Attributes of climate resilience in fisheries: From theory to practice

Julia G. Mason*, Jacob G. Eurich*, Jacqueline D. Lau*, Willow Battista, Christopher M. Free, Katherine E. Mills, Kanae Tokunaga, Lily Z. Zhao, Mark Dickey‐Collas, Mireia Valle, Gretta T. Pecl, Joshua E. Cinner, Tim R. McClanahan, Edward H. Allison, Whitney R. Friedman, Claudio Silva, Eleuterio Yáñez, María Á. Barbieri, Kristin M. Kleisner

*Corresponding author for this work

Research output: Contribution to journalJournal articleResearchpeer-review

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In a changing climate, there is an imperative to build coupled social-ecological systems—including fisheries—that can withstand or adapt to climate stressors. Although resilience theory identifies system attributes that supposedly confer resilience, these attributes have rarely been clearly defined, mechanistically explained, nor tested and applied to inform fisheries governance. Here, we develop and apply a comprehensive resilience framework to examine fishery systems across (a) ecological, (b) socio-economic and (c) governance dimensions using five resilience domains: assets, flexibility, organization, learning and agency. We distil and define 38 attributes that confer climate resilience from a coupled literature- and expert-driven approach, describe how they apply to fisheries and provide illustrative examples of resilience attributes in action. Our synthesis highlights that the directionality and mechanism of these attributes depend on the specific context, capacities, and scale of the focal fishery system and associated stressors, and we find evidence of interdependencies among attributes. Overall, however, we find few studies that test resilience attributes in fisheries across all parts of the system, with most examples focussing on the ecological dimension. As such, meaningful quantification of the attributes’ contributions to resilience remains a challenge. Our synthesis and holistic framework represent a starting point for critical application of resilience concepts to fisheries social-ecological systems.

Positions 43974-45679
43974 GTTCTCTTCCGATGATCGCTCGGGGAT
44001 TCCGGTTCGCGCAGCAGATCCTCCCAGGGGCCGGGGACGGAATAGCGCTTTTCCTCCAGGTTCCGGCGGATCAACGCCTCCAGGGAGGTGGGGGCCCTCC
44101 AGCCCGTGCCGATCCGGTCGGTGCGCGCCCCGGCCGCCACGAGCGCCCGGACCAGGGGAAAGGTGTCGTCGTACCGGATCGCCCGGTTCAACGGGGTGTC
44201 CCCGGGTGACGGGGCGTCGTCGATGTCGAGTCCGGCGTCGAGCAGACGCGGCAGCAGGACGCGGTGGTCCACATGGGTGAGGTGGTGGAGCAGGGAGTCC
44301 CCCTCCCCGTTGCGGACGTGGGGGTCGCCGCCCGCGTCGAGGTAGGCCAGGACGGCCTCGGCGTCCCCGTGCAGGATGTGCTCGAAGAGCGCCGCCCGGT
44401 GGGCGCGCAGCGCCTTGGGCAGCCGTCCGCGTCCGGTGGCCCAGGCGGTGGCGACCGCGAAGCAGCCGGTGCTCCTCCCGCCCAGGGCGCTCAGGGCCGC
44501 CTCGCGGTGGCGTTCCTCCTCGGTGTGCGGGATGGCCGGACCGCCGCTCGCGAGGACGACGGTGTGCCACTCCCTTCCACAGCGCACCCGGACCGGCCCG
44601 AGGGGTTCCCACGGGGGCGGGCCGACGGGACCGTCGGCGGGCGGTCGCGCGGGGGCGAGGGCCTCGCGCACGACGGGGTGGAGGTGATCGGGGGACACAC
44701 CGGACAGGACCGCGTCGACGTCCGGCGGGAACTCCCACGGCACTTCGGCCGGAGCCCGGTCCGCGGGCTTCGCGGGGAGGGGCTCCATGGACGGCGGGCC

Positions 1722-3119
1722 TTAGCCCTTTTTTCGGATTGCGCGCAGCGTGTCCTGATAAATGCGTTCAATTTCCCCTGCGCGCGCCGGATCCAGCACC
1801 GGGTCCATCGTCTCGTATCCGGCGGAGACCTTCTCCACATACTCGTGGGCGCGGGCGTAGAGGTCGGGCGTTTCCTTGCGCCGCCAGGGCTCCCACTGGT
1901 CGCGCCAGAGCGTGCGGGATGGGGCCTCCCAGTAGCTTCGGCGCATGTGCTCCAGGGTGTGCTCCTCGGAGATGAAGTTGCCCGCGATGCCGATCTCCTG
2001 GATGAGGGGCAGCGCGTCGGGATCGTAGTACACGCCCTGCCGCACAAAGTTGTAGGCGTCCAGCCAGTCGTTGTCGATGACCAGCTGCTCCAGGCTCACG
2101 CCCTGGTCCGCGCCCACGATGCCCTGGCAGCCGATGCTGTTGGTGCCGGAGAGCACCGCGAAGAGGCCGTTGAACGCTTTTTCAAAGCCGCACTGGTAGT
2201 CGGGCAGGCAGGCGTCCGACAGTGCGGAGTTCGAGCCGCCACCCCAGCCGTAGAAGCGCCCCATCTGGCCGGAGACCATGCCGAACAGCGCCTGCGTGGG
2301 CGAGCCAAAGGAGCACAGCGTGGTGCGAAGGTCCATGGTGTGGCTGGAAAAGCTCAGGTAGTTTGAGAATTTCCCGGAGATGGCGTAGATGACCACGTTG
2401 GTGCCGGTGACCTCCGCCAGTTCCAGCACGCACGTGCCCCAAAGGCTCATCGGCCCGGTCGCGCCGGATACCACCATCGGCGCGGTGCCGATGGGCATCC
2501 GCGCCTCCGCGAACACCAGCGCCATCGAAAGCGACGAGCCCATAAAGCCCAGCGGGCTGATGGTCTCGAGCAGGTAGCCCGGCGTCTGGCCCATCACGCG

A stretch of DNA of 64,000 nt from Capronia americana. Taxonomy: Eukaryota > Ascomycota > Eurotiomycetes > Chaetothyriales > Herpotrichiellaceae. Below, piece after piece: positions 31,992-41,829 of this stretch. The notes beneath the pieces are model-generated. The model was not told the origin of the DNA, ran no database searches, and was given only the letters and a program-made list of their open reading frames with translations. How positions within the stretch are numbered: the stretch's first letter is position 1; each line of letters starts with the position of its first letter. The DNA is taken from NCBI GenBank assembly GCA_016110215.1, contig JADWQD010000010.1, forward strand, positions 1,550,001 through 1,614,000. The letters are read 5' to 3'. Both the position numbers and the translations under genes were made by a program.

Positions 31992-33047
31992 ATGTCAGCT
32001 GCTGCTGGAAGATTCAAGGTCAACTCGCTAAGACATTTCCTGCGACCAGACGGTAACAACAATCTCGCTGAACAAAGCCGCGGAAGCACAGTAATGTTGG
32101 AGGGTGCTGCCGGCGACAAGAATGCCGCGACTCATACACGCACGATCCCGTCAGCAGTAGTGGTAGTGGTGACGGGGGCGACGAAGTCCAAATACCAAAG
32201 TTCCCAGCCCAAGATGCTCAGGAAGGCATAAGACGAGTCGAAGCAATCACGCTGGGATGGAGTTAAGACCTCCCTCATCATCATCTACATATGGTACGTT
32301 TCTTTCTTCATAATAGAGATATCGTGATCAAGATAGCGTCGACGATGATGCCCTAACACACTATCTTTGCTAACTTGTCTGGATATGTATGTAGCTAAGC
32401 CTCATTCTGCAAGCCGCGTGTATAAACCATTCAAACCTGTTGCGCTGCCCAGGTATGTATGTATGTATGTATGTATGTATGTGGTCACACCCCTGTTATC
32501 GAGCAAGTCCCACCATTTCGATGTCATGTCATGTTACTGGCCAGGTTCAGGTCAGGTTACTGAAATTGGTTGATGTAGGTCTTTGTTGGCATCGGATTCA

Original languageEnglish
JournalFish and Fisheries
Issue number3
Pages (from-to)522-544
Number of pages23
Publication statusPublished - 2022


  • Adaptive capacity
  • Coastal communities
  • Fisheries management
  • Global change
  • Social-ecological systems
  • Synthesis science


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